Even in the bustling metropolis of San Francisco, you can get outside and have an amazing adventure around the city and feel like you’re in a natural paradise. Exploring the beautiful outdoors of San Francisco combines fun activities like hiking, biking, and even rock climbing to see those amazing views and truly unique attractions that you’ll only discover in this city. As a San Francisco Bay Area native, I’ve done all of these fun outdoor experiences and recommend them to anyone visiting the city looking for outdoor adventures.
Most of these outdoor experiences in San Francisco are easy and can be done at your own pace, while some involve climbing stairs and hiking around some of San Francisco’s hills, which will definitely get you in some cardio! For each of these outdoor recommendations, I offer alternative options so those with different accessibility needs can see the same magnificent views and unique sights.
Cyclists on the Golden Gate Bridge, Golden Gate Water on the right, Marin Headlands in the background
(Image credit: Dan Lewis / Shutterstock.com)
1. Bike across the Golden Gate Bridge
Riding a bike across the Golden Gate Bridge to Marin is an exhilarating experience that you will enjoy. The view is amazing, the sea breeze is refreshing and the workout is a fun challenge. You can rent bikes from Lyft Bikes — a bike rental spot with multiple locations, including one near the Golden Gate Bridge in Chrissy Fields. There is an uphill section from Chrissy Fields to the top of the bridge area. If that’s too strenuous for you, just walk your bike up the paved path until you get to the viewpoint of the bridge, then you can bike towards the bridge and pedestrian street.
Alternate options: You can easily cross the Golden Gate Bridge (1.7 miles) on foot instead of riding a bike, with the same two-legged experience and truly breathtaking views of the bay and city skyline. Park in the visitor parking lot at the Golden Gate Bridge Viewpoint and follow the signs to the bridge’s pedestrian walkway.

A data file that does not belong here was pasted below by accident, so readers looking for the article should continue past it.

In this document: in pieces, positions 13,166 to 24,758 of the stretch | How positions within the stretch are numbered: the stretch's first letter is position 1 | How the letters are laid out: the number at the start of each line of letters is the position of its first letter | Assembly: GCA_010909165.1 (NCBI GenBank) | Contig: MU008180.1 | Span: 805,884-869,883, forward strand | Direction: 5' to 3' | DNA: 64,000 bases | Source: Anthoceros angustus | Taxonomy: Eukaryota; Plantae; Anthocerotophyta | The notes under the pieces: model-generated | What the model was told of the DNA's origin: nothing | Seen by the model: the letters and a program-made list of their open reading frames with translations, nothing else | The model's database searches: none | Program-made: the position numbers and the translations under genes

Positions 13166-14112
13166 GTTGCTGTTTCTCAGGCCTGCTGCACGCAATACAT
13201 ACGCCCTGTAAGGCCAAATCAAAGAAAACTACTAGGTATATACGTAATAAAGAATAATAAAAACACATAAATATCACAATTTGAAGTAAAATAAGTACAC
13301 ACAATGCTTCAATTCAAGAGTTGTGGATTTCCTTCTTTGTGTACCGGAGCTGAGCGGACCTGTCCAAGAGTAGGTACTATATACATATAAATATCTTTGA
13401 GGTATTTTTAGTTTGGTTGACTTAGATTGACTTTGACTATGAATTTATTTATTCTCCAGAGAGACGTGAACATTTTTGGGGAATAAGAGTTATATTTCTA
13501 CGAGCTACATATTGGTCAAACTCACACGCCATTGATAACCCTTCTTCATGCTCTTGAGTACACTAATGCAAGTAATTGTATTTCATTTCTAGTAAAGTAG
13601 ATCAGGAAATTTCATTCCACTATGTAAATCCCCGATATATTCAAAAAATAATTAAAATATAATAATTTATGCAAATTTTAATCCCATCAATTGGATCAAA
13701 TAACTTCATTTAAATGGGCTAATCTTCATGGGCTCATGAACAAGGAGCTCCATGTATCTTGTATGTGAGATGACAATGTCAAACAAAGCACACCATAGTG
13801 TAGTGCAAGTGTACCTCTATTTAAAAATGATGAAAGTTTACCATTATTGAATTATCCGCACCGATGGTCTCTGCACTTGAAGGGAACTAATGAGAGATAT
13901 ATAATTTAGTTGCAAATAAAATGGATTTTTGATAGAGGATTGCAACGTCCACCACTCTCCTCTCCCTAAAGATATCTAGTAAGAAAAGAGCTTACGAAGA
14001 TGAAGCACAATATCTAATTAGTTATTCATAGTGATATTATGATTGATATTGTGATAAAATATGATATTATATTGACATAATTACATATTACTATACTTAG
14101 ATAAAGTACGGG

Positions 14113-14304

Golden Gate Bridge from Land’s End Trail (Photo: Noel Morata)
2. Hike the Land’s End Trail
The walk from Land’s End is quite spectacular and will have you feeling like you are in nature – definitely not within the city limits as you are surrounded by lush forests, redwoods and other native flora. But surprisingly, you’re hiking the Pacific Coastal Trail, which is part of the Golden Gate Park National Recreation Area. The trail follows dirt and gravel roads over mostly rolling hills and flat areas with gorgeous views of hidden coves, pristine beaches, the park’s old defense batteries and, towards the end, those Instagrammable photo ops in front of the Golden Gate Bridge of San Francisco’s shoreline with the bridge in the background .
This is a very popular local walk and many people briskly walk this trail so be aware of people rushing by but take the time to enjoy these exciting views and nature in the City by the Bay at its best to enjoy. Head back toward Land’s End, or even take an Uber back from the Golden Gate Bridge if you feel you’re overdoing yourself.